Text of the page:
Glenn Ford’s racy story told by his son

Rita hayworth
Glenn Ford and Rita Hayworth
Glenn Ford, Eleanor Powell

Glenn Ford, his wife Eleanor Powell and their young son Peter in 1945.

It was roles like Mr. Dadier and straight-laced Police Det. Dave Bannion, who takes on a corrupt city government in The Big Heat, that helped establish Ford’s public persona: a good-guy gentleman with a steel backbone, an ordinary man forced into heroic action by extraordinary circumstances.

“But the image Glenn projected on the screen was not like him at all in private life,” Vicki Dugan, an actress who dated Ford in the 1960s, said. “He was exactly the opposite.”

The 310-page book is really four stories rolled into one. The core story is Peter Ford’s journey from the Santa Monica Community Players to the heights of Hollywood. Second is his mother Eleanor Powell’s journey from poverty to being an MGM star ranked as the top female dancer in history by no less an authority than Fred Astaire. Third is Peter’s own tale of growing up a lonely child longing for a normal relationship with a normal dad. He finally came to grips with the reality that it was never to be when his father broke his promise and failed to show up at his high school graduation.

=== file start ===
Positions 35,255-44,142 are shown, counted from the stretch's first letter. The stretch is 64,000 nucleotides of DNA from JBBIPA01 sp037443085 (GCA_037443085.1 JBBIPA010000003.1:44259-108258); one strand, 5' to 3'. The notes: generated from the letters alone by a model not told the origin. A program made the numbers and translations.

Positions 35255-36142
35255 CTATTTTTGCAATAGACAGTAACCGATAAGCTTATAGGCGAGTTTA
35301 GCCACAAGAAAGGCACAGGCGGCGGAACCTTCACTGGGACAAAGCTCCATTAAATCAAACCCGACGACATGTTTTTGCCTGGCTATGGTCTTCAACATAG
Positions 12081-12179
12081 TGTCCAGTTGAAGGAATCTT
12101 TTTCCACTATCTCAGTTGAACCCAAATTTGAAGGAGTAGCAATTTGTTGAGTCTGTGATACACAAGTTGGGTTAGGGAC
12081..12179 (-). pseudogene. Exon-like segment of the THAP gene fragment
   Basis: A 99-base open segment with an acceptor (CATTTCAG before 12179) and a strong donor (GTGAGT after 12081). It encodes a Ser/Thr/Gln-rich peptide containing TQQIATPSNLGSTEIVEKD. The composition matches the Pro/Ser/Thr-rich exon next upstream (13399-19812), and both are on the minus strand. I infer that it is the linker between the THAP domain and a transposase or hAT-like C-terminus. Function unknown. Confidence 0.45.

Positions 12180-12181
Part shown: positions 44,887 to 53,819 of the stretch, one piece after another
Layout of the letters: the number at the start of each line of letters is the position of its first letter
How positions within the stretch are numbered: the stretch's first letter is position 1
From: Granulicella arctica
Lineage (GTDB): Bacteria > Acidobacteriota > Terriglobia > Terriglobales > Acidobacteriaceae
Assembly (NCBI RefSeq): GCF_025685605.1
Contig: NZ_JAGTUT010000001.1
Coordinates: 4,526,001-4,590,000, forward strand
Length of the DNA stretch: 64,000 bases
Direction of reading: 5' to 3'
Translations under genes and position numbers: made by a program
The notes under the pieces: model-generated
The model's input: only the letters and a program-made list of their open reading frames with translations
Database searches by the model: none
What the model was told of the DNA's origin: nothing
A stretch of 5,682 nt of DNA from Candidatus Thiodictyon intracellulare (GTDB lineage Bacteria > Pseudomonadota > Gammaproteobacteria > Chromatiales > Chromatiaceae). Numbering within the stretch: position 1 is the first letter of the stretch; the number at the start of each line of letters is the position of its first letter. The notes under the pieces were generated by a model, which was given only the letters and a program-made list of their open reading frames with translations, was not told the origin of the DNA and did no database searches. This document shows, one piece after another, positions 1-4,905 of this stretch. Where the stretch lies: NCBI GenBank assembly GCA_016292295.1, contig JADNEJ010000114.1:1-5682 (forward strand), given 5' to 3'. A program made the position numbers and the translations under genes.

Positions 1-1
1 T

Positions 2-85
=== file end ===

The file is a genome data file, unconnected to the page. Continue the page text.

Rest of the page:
“Being the child of a Hollywood star is a killing field filled with suicides and drug addicts,” says the bear-like Ford, an imposing presence at 6-foot-2 and 250 pounds with his father’s chiseled good looks and great hair. “I finally realized I couldn’t keep hoping against hope for what would never happen.”

The fourth story is that of Rita Hayworth, the so-called Love Goddess who lamented that “Men fall in love with Gilda, but they wake up with me.” She became an alcoholic who burned through several marriages on her way to Alzheimer’s disease.

The key film in these interwoven stories is Gilda, the erotic noir thriller released in 1946 that starred Ford as the manager of an Argentine casino who is in love with his boss’s new wife, Gilda, who just happens to be his former girlfriend. It was such a box office hit it elevated both Ford and Hayworth from rising stars to full-fledged celebrities.

Featuring the ultimate in love-hate relationships, filled with sub-plots about Nazis and police spies in post-war South America, “Gilda” was filmed just two years after Ford’s parents married and just after Ford was born in 1945.


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